Chinamma had 12 children, but only three daughters have survived and grown up to have their own families. She lives with one of the daughters in a small house in Bengaluru’s Rajendranagar slum, owing to the simple—yet deeply poignant—fact that none of her other daughters will have her. A few years ago, Chinamma would have spent her day alone, waiting for her daughter’s family to head back home while she waited around the slum.
Today, Chinamma looks forward to dressing up and heading out each morning. She makes her way through lanes to join her friends. Huddled in a small room, these ladies chat with each other, sing and dance, and wield their creative instincts making colourful recycled mats and paper bags.
For the last five years, the Rangoli Centre has enabled elderly slum women in this Bengaluru neighbourhood find company and remain self-sufficient in old age.
The project was initiated by the YWCA of Bangalore city. When a small building in Rajendranagar was being rebuilt, the MLA of the area permitted the organisation to set up a centre in a small room, for women. There were many elderly women in the area. “Some were homeless, but a lot of them were also very lonely and neglected by family members,” says Udayashree A, community coordinator.
The Rangoli Centre for Elderly Women is a space for elderly women to meet, feel cared for and pursue activities for income generation. They are engaged in two tasks — one is making paper bags in two styles for the purpose of shopping and menstrual waste disposal (in packs of 10). The other is crafting handmade rugs and floor mats from discarded fabrics.
Each morning, the women arrive at the centre, starting with a prayer and some exercise before starting on their mats and bags. “Around noon, we give the women lunch every day, and eggs twice a week. Donors also bring in old clothes, rations and treats,” says Udayashree. “Then, they head home for their afternoon siesta.”
As the elderly women leave, the centre moves on to its next class. A group of younger women from the slums arrive for tailoring lessons. Next door, a day care centre caters to the neighbourhood’s children, also run by YWCA of Bangalore city.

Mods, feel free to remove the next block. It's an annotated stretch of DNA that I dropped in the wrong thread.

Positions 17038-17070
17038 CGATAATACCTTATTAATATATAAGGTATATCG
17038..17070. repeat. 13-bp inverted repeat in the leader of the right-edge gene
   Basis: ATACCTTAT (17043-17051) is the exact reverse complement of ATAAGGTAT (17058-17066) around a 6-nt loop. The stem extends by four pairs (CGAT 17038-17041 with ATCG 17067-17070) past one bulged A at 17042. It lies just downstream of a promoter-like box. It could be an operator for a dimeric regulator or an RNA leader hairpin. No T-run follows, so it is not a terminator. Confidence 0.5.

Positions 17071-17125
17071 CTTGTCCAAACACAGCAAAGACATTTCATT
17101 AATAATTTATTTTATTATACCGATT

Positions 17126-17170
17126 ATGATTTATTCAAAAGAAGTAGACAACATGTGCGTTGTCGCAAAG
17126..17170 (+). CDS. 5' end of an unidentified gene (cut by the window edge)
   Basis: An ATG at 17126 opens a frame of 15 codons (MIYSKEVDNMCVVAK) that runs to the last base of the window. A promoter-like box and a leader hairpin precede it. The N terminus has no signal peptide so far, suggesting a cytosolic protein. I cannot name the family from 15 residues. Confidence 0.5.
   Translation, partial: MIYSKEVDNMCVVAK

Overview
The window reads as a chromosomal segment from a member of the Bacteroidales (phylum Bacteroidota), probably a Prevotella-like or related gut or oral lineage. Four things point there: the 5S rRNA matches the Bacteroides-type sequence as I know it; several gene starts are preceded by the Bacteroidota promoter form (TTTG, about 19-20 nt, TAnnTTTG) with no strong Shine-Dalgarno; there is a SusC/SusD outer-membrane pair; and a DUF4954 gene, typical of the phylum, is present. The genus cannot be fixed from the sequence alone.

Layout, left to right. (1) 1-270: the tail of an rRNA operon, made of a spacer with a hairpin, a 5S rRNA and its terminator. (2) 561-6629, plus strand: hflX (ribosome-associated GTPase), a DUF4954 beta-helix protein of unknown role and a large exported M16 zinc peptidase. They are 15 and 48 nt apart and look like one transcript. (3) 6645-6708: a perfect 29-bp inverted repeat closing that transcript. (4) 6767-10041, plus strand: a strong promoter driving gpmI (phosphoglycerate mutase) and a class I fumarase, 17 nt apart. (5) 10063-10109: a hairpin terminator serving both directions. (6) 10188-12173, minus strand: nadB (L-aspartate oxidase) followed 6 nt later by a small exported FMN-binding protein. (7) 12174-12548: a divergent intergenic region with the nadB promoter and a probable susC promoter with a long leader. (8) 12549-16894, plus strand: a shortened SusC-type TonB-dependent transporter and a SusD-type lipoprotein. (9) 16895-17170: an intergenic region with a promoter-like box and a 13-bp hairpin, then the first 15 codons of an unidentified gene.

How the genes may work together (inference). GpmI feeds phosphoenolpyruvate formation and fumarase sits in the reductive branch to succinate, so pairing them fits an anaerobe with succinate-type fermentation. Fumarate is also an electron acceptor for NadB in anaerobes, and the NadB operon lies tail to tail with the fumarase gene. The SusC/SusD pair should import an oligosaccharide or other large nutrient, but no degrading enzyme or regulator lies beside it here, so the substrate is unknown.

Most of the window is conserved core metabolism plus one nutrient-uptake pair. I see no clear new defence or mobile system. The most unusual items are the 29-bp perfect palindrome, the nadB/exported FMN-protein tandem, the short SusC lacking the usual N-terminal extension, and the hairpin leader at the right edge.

The Centre currently has 25 elderly women engaged in the activities, approximately aged 50 onwards.
Supervised by Shanthi Joseph, a tailoring teacher who has been managing the centre for a year, the women use fabrics sourced from tailors or donations to make rugs of different shapes and sizes. They cut strips of fabrics and tie them across a base of jute, in coordinated shades.
“Over the years, we have also taught them coordination and matching difficult shades like pink,” says Usha Abraham, a member of the YWCA.”One of the distinctive features of the rugs is that they are knotted in a way that both sides look equally beautiful.”Partner Story#MGChangemakers - Episode 2: THE 21-YEAR JOURNEY OF CHANGE | Driving India Into Future
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The products are available for sale, and the women will also make rugs (in varying shapes, colours and sizes) on special request.
The major part of the profits from the sale is given to the women, while a small portion is allocated for logistical expenses. Over the years, the YWCA team has also helped these women avail of old-age pensions, apply for identification like Aadhaar and receive medical assistance.
The centre is now in its sixth year, and the need of the hour is to showcase the impeccable carpets made by the women to the world. Volunteers are also welcome, to aid outreach and management, as well as donors for the products and the needs of the women.
For the elderly women struggling with failing health, poverty and loneliness who find respite in meeting and interacting with each other at the centre.
Located in close proximity to the National Games Village, the Rajendranagar area is characterised by a string of shops, small homes and roads crowded with people, cattle and cars. But what really defines the area is a perennial stench caused by the massive garbage dump that piles up on the road each day. Drivers often turn up the car windows to spare passengers, but for those who live in the area the smell is their perpetual companion.
Life can be especially difficult for the neighbourhood’s elderly, who are often entirely alone or dependent on their children and relatives. Take for instance, Hamsamma who is often late in reporting to the centre. “My sons won’t eat if I am not around. My daughter-in-law helps, but I have to do all the work at home,” she says.
Varamma has four children, three of whom are speech- and hearing-impaired children. One of them has gone missing, and she is still getting over the loss while seeking a match for another of her sons. Then, there’s Muthulakshmi — unmarried and childless — who often depends on the kindness of neighbours to help her in times of need, but never hesitates to make room for the other elderly women in her own house.
In spite of their daily trials and tribulations, the women are happy to interact and help each other, learn new skills and find a friendly respite from their otherwise lonesome days. What do they enjoy most? Singing and dancing and sharing stories with guests. As their experience might make clear, their lives aren’t always happy but there’s a silver lining of hope in their eyes.
For more information on the Rangoli Centre team, get in touch with Udayashree or Pearl here.